As already reported by Chang et al (2013) osteoporosis and periodontitis are both considered international health issues. Although the association between them is still unclear, a five-year follow-up, population-based study in Taiwan indicated that patients with osteoporosis might have an increased risk of periodontitis.
Osteoporosis is a destructive skeletal disease distinguished by reduced bone mass and increased bone fragility. It is diagnosed by the measurement of bone mineral density and can occur in adults, young people and children.
By the age of around 30-years, maximum bone density and strength is achieved in humans, followed by a natural decline. Women are four times more likely to develop osteoporosis than men and their lighter, thinner bones and longer life spans are part of the reason (Pack et al, 2001). Postmenopausal women over 50 have a greater risk of developing osteoporosis and it is estimated that one in three women in this category will suffer from the condition.
Osteoporosis and periodontitis
Professor Robin Seymour, Newcastle University, was recently asked to comment on some new research by two large scale National Health Studies and noted that the studies confirmed a clear association between osteoporosis and periodontitis. He also cited that women with a history of periodontal disease or osteoporosis would most probably experience accelerated bone and tooth loss.
Professor Seymour said it would be wise for osteoporotic patients to enquire whether treatment for their condition could reduce the risk of periodontal disease and tooth loss. Studies suggest oestrogen supplementation in postmenopausal women reduces gingival inflammation and frequency of periodontal destruction (Reinhardt et al, 1999).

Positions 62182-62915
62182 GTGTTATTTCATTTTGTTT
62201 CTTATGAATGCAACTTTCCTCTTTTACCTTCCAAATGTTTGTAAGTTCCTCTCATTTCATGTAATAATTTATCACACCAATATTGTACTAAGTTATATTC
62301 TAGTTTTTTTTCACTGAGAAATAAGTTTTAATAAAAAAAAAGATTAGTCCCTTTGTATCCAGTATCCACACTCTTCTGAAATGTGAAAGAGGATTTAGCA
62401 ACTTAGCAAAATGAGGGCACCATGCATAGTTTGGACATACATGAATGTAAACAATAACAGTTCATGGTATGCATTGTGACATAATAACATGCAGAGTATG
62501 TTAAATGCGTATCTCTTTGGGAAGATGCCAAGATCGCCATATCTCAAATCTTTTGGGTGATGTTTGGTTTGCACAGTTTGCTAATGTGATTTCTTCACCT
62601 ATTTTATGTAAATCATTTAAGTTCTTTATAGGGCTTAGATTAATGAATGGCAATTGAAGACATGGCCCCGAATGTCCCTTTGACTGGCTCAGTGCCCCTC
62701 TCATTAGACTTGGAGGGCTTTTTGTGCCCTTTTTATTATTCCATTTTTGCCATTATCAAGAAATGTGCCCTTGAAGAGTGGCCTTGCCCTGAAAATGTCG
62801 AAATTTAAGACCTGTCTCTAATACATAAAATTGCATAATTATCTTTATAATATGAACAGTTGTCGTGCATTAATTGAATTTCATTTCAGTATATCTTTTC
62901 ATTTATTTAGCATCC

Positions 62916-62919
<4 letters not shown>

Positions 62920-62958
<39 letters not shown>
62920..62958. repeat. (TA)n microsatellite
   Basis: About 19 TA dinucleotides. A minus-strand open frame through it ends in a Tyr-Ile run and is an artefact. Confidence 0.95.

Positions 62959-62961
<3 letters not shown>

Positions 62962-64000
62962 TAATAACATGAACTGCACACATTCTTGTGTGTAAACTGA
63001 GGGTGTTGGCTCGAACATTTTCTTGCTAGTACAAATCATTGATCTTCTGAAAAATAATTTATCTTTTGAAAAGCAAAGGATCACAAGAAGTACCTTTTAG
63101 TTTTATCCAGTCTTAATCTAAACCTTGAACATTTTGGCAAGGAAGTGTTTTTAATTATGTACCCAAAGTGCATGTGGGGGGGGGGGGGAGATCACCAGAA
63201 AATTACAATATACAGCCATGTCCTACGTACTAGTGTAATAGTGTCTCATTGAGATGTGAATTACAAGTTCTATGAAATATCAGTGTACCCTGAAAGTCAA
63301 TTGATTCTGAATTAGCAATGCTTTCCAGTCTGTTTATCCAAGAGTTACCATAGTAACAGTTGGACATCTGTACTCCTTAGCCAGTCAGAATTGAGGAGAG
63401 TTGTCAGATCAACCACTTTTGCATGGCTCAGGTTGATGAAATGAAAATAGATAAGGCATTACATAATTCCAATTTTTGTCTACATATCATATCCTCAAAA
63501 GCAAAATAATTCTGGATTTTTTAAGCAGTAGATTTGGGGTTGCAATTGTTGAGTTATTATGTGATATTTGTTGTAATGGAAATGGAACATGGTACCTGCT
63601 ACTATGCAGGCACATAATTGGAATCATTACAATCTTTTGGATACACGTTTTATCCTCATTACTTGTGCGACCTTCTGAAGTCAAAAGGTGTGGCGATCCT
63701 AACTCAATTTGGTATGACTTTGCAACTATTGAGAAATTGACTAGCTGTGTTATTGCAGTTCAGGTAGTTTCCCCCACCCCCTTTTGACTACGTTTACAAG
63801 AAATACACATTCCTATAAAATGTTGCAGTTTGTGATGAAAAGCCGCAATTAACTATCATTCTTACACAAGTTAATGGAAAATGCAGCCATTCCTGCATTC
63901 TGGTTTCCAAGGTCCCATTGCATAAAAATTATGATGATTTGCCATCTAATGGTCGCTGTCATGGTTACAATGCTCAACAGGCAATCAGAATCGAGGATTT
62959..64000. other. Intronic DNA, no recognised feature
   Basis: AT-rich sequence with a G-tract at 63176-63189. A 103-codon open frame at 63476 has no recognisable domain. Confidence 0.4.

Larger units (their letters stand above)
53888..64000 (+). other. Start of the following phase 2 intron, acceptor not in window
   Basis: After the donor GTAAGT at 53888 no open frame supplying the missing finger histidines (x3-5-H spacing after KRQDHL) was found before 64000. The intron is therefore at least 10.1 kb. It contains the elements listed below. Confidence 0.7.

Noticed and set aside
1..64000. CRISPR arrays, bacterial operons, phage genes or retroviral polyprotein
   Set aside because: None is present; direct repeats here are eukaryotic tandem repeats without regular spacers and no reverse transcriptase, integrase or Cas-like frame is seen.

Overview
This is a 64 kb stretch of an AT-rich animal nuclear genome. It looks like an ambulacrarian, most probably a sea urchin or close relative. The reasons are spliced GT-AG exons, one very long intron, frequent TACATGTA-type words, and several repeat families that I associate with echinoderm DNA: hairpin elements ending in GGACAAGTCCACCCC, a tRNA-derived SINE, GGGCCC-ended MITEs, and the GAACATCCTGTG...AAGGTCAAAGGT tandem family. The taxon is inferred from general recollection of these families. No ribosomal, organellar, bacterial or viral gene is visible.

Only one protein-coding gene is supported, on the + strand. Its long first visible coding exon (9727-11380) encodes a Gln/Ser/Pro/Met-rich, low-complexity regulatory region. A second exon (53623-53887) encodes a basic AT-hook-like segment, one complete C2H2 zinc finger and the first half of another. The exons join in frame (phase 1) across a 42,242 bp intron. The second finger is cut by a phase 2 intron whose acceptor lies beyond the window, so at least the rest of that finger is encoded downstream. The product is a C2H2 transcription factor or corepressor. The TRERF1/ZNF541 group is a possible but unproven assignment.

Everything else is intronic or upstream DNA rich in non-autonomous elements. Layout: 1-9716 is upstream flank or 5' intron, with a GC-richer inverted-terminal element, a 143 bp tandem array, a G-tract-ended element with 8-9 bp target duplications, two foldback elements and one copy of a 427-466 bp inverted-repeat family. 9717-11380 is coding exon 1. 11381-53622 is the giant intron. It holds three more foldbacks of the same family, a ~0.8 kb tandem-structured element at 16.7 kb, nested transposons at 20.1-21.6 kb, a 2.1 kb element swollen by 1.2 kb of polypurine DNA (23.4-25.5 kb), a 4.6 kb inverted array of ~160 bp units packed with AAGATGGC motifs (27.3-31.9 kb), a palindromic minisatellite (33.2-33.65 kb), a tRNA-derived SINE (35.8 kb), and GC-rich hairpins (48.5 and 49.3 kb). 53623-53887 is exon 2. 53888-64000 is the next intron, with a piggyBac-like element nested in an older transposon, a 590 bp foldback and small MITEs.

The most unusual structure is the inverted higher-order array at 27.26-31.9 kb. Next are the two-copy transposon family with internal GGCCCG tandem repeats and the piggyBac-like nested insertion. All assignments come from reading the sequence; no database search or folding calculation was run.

As well as gender, there are other factors that increase the risk of developing osteoporosis including age, family history, previous fractures, ethnicity, menopause/hysterectomy and rheumatoid arthritis. Other more modifiable causes that can also increase the risk of fracture or a decrease in bone mineral density include: alcohol, smoking, low body mass index, poor nutrition, vitamin D deficiency, eating disorders, insufficient exercise, low calcium intake and frequent falls (www.iofbonehealth.org, 2014).
Both osteoporosis and periodontal diseases are bone damaging diseases, and it has been theorised that osteoporosis could be a risk factor for the progression of periodontal disease (Darcey et al, 2013).
Extensive research into the correlation of the two diseases suggests that decreased bone mineral density due to osteoporosis can lead to a more rapid resorption of bone in the jaw. More specifically, when the alveolar or jaw section containing and supporting the tooth sockets becomes less dense, the destruction of tissue or bone around the teeth can occur leading to tooth loss (Darcey et al, 2013).
The National Institutes of Health Osteoporosis and Related Bone Diseases National Resource Center, Maryland, states that it is possible that the loss of alveolar bone mineral density leaves bone more susceptible to periodontal bacteria, increasing the risk for periodontitis and tooth loss.
Patients with osteoporosis are advised to attend six-monthly dental appointments and to request a thorough inspection of their periodontal tissues.
Patients should always be encouraged to maintain good oral care and plaque control is of paramount importance. Plaque can progressively damage teeth and the surrounding tissue and may develop into gingivitis or periodontal disease. If debris and bacteria are allowed to build up in periodontal pockets along the gingival margin, the bacterial toxins and the immune system’s response to infection begin to destroy the bone and tissue that hold the teeth in place.